By Megan Giles, Retirement Transition Consultant. This article first appeared on the Over 60 website [Link: www.oversixty.com.au].
You’ve been counting down the days (or years!) until retirement and you and your other half can’t wait for the impending freedom to do what you’ve always dreamed of together. Traveling, pottering around the home, long lunches and lazy walks on the beach. But what happens when retirement bliss is not what pans out - the feeling of living out of each other’s pockets becomes overwhelming and you’d rather be back at work than spending time with your significant other?
I remember reading a satirical piece in which a lady recounted that the happiest part of her week was waving her husband away down the driveway when he went out on his own! Humorous yes, but is that really how we want to be living these golden years?
Wouldn’t it be much better if we could talk with our partner and agree the things we do together and separately in order to create a retirement that truly brings us joy?
It might be an awkward conversation to have, particularly as we don’t want to hurt the one we love, but it is an important one if we truly want to live a retirement that is fulfilling, meaningful to you and has a positive impact on the people around you.
Here are five tips for having the conversation you need to have with your partner to get the balance right between independence and togetherness in life after work.
1. Communicate honestly
It’s something we’re all guilty of, we ‘nag’ our partner at times when what we really mean is ‘I’m scared or anxious right now and I need some more support from you’. If you’re worried that your social circles are shrinking or that you’re not ticking off your bucket list, try to let your partner know that is the real issue at hand and what you need from them. You partner forgetting to take out the bin or spending all their time in the shed is not really the issue, is it?
2. Seek to understand the other perspective
Don’t assume that you know exactly what’s going on for your partner and the struggles they may be experiencing in adapting to life in retirement. Listen to what they are saying and how they describe their feelings and/or experiences. For example, you may think that they only want to spend time at home but they may not actually know where to start in reaching out and connecting to new people and groups.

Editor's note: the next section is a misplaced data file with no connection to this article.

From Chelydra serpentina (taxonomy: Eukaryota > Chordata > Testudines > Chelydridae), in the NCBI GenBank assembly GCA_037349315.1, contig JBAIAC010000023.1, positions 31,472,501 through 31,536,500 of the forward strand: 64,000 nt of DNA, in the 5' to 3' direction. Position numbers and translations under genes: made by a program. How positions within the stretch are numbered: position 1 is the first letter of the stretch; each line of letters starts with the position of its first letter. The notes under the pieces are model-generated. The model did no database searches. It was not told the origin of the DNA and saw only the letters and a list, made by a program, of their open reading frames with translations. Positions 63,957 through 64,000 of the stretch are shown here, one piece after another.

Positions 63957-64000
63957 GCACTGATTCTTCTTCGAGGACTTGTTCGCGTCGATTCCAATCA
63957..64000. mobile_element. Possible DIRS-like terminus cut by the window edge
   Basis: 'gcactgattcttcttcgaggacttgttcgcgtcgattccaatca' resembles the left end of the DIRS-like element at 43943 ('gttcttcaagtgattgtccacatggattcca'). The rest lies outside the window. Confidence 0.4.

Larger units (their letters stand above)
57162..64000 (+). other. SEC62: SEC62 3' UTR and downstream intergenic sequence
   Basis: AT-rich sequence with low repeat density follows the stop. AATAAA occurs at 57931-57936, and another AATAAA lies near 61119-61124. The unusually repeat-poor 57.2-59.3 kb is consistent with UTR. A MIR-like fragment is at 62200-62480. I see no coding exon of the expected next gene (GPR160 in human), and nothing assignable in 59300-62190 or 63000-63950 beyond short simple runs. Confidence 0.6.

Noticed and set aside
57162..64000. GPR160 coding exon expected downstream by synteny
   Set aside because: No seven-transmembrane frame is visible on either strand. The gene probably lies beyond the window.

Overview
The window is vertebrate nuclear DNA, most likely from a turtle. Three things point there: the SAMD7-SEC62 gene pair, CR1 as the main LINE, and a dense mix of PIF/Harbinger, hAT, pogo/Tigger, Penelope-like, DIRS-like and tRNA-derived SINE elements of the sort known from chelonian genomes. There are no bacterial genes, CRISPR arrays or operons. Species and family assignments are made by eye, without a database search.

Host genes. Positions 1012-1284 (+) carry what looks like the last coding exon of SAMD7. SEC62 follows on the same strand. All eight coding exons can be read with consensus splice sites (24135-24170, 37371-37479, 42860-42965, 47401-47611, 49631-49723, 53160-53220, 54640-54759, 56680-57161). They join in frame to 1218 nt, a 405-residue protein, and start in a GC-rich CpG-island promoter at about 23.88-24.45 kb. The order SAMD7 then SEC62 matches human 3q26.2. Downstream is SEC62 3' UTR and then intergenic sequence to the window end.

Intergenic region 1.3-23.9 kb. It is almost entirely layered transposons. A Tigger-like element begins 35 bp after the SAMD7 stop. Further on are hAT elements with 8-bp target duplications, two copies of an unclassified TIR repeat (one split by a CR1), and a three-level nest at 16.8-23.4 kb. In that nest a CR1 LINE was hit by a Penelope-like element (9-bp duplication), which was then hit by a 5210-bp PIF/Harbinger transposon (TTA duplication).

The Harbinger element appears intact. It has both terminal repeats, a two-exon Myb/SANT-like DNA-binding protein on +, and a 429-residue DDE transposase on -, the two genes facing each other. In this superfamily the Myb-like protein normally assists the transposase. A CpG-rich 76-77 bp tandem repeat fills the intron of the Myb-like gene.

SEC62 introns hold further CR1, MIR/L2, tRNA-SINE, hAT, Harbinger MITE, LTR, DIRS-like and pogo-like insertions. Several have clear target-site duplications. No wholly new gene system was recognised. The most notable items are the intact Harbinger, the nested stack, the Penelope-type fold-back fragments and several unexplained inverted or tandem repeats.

3. Avoid using words like ‘always’ and ‘never’.
Regardless of whether we are approaching retirement or not, nothing gets our back up more than someone saying ‘you never want to do what I want to do’ or ‘you always say no to new invites’. Seldom is anything an absolute and it’s difficult to have a meaningful conversation if the other person is coming from a position of defence. Try to talk about the specifics instead, e.g. ‘it was disappointing when you said ‘no’ to going out to lunch as it could have been a nice chance to get to know more people in the area’.
4. Play the ball not the person
Rather than telling your significant other that they are annoying or drive you crazy, focus on the behaviours that you find challenging. More likely it is the fact that they insist on accompanying you shopping that can frustrate you, rather than who they are. Remember, this is the person you fell madly and deeply in love with – they possess some pretty awesome traits they might just be a little hidden at the moment! It’s a lot easier to change a behaviour than one’s personality and your partner is likely to be more receptive to change with this less personal focus.
5. Focus on how to move forward
Use this conversation as an opportunity to draw a line in the sand and agree how you’d like to move forward. Take some time to discuss and agree:
- your plans and goals for life in retirement and what you need from each other to achieve them
- the activities that it is important you do together and independently
- how you’ll let each other know if this sense of overwhelm starts to creep in again to nip it in the bud effectively
The road to retirement can be a little bumpy, so rest assured if you are feeling a little lost and overwhelmed, you’re not alone. BUT, there are things you can do to smooth the way and create a retirement that you are excited to grasp with both hands!
Want to know how? Why not join me for my Bite Sized Retirement Transition Video Series! These six videos are practical, action-focused, and most importantly short & sweet. They are all only 3 minutes long because whilst planning is important, I know that you’ve got life to get on with!
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